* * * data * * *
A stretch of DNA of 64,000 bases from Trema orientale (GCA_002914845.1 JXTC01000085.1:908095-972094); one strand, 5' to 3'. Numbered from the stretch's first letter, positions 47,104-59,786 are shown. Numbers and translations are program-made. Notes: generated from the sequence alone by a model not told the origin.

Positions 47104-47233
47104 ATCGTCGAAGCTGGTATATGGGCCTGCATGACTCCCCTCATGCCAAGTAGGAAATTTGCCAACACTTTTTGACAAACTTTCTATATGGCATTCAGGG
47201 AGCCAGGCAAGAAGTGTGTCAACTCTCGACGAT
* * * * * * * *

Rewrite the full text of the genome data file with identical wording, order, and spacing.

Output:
A stretch of DNA of 64,000 bases from Trema orientale (GCA_002914845.1 JXTC01000085.1:908095-972094); one strand, 5' to 3'. Numbered from the stretch's first letter, positions 47,104-59,786 are shown. Numbers and translations are program-made. Notes: generated from the sequence alone by a model not told the origin.

Positions 47104-47233
47104 ATCGTCGAAGCTGGTATATGGGCCTGCATGACTCCCCTCATGCCAAGTAGGAAATTTGCCAACACTTTTTGACAAACTTTCTATATGGCATTCAGGG
47201 AGCCAGGCAAGAAGTGTGTCAACTCTCGACGAT